Hartley Magazine

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Seeds Pots and Modules – Part 17

With the nights drawing out very noticeably and a slight rise in temperature the garden is starting to come alive. Spring really is only a few weeks away. In the greenhouse the plants are starting to sprout into life. Cuttings over-wintered in the shelter of the glasshouse have rooted and are ready to plant out. But the best is yet to come. The seed season is upon us and experienced gardeners are already nurturing precious seed for early crops of the favourite plants.

This year I’m spreading out my sowing activity and waiting a bit before I start in earnest. Partly as I don’t heat my greenhouse, instead relying on basal heat from a trusty Sankey Propagator (www.rsankey.com) and also because I find that by the time I get to May, when there may still be a frost, the greenhouse (and cold frame) is literally bursting at the seams with pots and pots of developing seedlings that still can’t be planted out in case of frost. So, for some crops I will simply sow a few seeds on a fortnightly basis and keep on sowing right into June and July, and for others such as greenhouse tomatoes, I may even resort to buying ready grown plants from a quality supplier. Even for an experienced grower, buying mail order plug plants is an excellent way to get the best of both worlds. There are some seeds like begonias and busy Lizzies that need such an early start and so much mollycoddling to get good results, that it’s often a good idea to let the experts do it for you. There are many mail order companies sowing and growing from seed and providing plants to gardeners at just the right point in the season.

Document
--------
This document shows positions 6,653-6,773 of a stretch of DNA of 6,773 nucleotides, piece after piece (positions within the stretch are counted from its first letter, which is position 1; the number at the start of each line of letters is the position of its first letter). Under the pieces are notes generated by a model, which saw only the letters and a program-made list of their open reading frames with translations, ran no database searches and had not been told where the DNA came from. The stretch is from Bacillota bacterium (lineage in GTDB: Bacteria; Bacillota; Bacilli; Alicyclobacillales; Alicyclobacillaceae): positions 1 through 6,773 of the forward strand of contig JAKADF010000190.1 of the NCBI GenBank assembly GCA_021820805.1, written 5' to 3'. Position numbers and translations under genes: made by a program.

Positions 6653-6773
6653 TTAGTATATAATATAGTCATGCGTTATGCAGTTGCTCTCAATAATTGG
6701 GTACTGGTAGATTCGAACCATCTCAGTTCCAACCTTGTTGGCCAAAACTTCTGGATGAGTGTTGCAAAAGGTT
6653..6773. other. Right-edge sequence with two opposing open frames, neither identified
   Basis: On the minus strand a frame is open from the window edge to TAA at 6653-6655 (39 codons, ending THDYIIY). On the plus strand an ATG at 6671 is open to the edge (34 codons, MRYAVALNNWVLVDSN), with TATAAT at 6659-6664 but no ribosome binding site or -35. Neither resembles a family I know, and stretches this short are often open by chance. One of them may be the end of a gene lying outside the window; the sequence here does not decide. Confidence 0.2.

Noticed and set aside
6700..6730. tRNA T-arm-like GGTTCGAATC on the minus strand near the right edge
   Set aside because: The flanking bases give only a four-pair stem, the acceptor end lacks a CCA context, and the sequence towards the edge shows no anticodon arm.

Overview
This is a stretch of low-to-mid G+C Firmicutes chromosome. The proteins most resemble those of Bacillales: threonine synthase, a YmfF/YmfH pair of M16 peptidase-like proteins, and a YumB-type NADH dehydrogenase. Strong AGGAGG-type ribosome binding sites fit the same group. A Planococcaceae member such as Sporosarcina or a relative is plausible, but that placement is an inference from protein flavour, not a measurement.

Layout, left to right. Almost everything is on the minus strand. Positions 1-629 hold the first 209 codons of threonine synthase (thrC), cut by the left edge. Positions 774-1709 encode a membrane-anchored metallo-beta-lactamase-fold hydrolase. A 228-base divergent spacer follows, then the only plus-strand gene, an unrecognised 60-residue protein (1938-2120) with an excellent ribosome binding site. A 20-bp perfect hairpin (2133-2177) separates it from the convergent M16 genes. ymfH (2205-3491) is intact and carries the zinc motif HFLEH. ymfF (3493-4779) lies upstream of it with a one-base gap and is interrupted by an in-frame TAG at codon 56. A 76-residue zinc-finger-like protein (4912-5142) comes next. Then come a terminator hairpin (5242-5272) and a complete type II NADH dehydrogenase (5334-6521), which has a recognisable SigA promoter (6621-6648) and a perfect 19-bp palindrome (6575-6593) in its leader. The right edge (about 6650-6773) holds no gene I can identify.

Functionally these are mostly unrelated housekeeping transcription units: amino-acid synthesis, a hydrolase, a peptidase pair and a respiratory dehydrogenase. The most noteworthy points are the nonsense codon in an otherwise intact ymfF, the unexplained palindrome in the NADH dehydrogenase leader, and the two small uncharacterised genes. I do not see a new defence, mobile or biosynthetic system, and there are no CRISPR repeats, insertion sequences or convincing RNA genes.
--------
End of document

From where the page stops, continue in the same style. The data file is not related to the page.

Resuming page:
My 2010 seeds have arrived thanks to Thompson & Morgan and Unwins and are carefully filed in my seed hamper waiting for me to get started. I have washed my pots, modules and root trainers and the seed compost is now warming in the greenhouse ready for action. It’s an exciting time and one that most gardeners enjoy.

When it comes to sowing seeds every gardener has a different preferred method. I’m not a fan of seed trays, I like my seedlings to have a bit more root space, so I prefer to use small flower pots, modules or Root Trainers depending on what I am growing. Large seeds that develop big root runs quickly such as peas and beans are sown singly into Root Trainers where there is plenty of room for them to develop. Slightly smaller seeds but those that are large enough to handle are sown singly or in pairs into individual modules. When both seeds germinate the weaker one is removed leaving the strongest to develop on its own. I use this method for tomatoes, cucumbers, peppers and courgettes. For fine seeds such as salads I sow them thinly into individual pots and then they are thinned out or pricked out when they are large enough to handle.
I also rarely sow my seeds direct into the garden soil, preferring to get them started in clean, fresh, dedicated seed compost in the greenhouse and then growing them on until they are ready to plant out and able to withstand some of the ravages of the weather and even some other garden pests.